You won’t get a real chewy Bavarian pretzel crust without a lye bath, but it’s still great fun to make soft pretzels at home. A baking soda bath is safe for cooking with kids, and you’ll never have a fresher soft pretzel. Adapted from Alton Brown.
- 1 1/2 cups warm water (gently warm to touch but not at all hot – 100 to 115 degrees if you have a thermometer)
- 1 tablespoon sugar
- 1/2 to 1 teaspoon kosher salt (I prefer to go lighter on salt inside in favor of more salt on top)
- 1 package (2 1/4 teaspoons) active dry yeast
- 22 ounces all-purpose flour, approximately 4 1/2 cups
- 1/4 cup butter, melted
- Vegetable oil
Baking soda bath
- 10 cups water
- 2/3 cup baking soda
- 1 egg, beaten
- Coarse sea salt or kosher salt
- Combine the water, sugar and kosher salt in a bowl or mixing up and sprinkle the yeast on top. Allow to sit for 5 minutes or until the mixture begins to foam.
- Add flour to a large, preferably wide, mixing bowl. Add yeast mixture and melted butter. Mix with a spoon until dough comes together. If your bowl is large enough, you can simply knead the bread in the bowl. Otherwise turn dough out on a lightly floured surface.
- Using hand, knead dough (Press down and away from you on dough with the heel of your hand, and then fold the far edge of dough down toward you and press again. Repeat.) until dough is a firm mass that is springy and smooth to touch. At this point the bowl should be fairly clean.
- Add a bit of vegetable oil to the bowl, spreading a light coat around the bowl and over the surface of the dough. Cover (using plastic wrap, or a lightly damp dishtowel, or an extra large pot lid that leaves plenty of room below for the dough to rise) and leave in a warm place for approximately 50 to 55 minutes or until the dough has doubled in size. If your kitchen is chilly, a closed oven with the light on is a good option.
- Preheat the oven to 450 degrees F. lightly grease two half-sheet (jelly roll) pans or line with parchment paper. Set aside.
- Bring the 10 cups of water and the baking soda to a boil in a wide saucepan.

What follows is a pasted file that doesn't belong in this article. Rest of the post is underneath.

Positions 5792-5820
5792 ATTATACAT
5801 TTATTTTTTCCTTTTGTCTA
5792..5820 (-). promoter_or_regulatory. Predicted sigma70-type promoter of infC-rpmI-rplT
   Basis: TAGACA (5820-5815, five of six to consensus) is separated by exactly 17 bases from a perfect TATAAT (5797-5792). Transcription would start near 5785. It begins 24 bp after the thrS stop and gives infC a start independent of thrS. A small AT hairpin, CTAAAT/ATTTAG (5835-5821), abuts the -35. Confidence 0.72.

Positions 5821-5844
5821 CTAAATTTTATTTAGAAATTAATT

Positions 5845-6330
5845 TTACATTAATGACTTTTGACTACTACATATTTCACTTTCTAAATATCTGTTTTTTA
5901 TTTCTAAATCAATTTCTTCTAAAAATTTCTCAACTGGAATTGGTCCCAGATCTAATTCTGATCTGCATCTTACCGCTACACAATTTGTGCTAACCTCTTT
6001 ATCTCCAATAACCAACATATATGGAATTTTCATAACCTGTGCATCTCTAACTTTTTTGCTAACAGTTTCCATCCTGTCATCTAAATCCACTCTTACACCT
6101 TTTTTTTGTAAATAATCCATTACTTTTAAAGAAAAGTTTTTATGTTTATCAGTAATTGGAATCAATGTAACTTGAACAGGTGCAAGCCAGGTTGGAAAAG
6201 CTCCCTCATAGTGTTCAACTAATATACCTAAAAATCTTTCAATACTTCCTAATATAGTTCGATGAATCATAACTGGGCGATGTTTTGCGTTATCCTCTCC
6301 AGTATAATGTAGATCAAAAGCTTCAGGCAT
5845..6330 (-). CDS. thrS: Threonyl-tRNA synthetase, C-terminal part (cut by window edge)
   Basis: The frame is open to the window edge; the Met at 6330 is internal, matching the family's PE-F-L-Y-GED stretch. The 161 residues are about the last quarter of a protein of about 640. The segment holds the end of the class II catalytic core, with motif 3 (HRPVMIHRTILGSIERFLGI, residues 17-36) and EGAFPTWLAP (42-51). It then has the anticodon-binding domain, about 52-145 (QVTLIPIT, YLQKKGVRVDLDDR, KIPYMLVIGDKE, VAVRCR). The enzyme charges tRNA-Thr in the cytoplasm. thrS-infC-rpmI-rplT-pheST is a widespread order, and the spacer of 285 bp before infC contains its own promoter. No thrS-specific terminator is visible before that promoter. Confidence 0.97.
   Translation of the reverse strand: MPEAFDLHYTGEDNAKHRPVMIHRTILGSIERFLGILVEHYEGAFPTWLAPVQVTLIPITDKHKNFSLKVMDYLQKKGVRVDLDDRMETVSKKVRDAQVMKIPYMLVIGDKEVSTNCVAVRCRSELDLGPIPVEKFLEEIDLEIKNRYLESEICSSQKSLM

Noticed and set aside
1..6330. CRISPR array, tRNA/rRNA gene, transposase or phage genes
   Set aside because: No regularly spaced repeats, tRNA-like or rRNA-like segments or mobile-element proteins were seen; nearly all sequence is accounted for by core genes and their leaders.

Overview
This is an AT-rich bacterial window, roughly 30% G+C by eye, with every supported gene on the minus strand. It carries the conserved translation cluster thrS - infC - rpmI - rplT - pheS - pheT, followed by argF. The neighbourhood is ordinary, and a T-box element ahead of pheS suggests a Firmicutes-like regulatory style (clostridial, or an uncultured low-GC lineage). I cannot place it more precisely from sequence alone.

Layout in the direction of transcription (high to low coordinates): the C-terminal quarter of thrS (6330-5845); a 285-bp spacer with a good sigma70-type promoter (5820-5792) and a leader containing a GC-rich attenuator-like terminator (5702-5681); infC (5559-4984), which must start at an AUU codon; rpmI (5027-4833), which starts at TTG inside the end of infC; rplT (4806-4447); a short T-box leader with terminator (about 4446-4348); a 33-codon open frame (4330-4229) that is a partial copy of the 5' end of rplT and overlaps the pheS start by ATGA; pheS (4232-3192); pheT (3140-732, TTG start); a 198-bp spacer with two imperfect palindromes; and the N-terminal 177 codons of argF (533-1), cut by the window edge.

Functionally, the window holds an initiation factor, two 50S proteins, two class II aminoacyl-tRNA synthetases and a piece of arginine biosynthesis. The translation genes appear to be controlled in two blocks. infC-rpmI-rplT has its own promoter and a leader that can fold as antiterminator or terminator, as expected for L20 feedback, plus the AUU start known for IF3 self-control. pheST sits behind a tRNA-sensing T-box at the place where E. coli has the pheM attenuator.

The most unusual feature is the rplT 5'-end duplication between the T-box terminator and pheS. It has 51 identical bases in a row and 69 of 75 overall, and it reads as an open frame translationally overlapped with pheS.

- While water heats, turn the dough out onto a clean work surface (no flour; use a bit of oil if dough sticks too much) and divide into equal pieces (8 if you want large pretzels; 16 if you want smaller ones).
- Roll out each piece of dough into a long rope (24 inches for large pretzel; 14-16 inches for smaller pretzels). Roll from the center of the rope and stretch outward as you go, rolling a bit extra on any thicker areas along the way.
- Make a U-shape with the rope. Cross ends over each other and twist again so that ends are back on the side where they began. Fold ends down onto the bottom of the U to form the shape of a pretzel and press to secure. Place pretzel onto the prepared pan.
- Place the pretzels into the boiling water for 30 seconds, turning over once. Remove them from the water using a large slotted spatula. Return pretzel to the pan.
- Brush the top of each pretzel with the beaten egg and sprinkle with salt. Bake until dark golden brown in color, approximately 12 to 14 minutes. Serve warm.
Makes 8 giant or 16 smaller pretzels.
- For cinnamon sugar pretzels: skip the coarse salt before baking; melt 2 tablespoons butter; make cinnamon sugar (1/4 cup sugar plus 1 tablespoon cinnamon). Spread cinnamon sugar on a plate. After baking, brush pretzels with melted butter and dip in cinnamon sugar.
- Store pretzels uncovered, as covering will make them soggy. More than most bread products, pretzels are really best the first day.
- If you’re low on baking soda, use 5 cups water and 1/3 cup soda. Just be sure not to boil the water until you need it so you don’t evaporate it all away while you’re shaping dough.
- A simplified shaping method for kids: make U with dough; cross ends to make an X in the center; bring one end down and across diagonally and fasten at the bottom of the U; repeat with the other end.
- If you’re making these in a classroom setting, you can skip the egg wash for simplicity (the pretzel crust just won’t be shiny). Brush with melted butter at the end and sprinkle with salt or cinnamon sugar.
Here’s a link back to the post and pictures.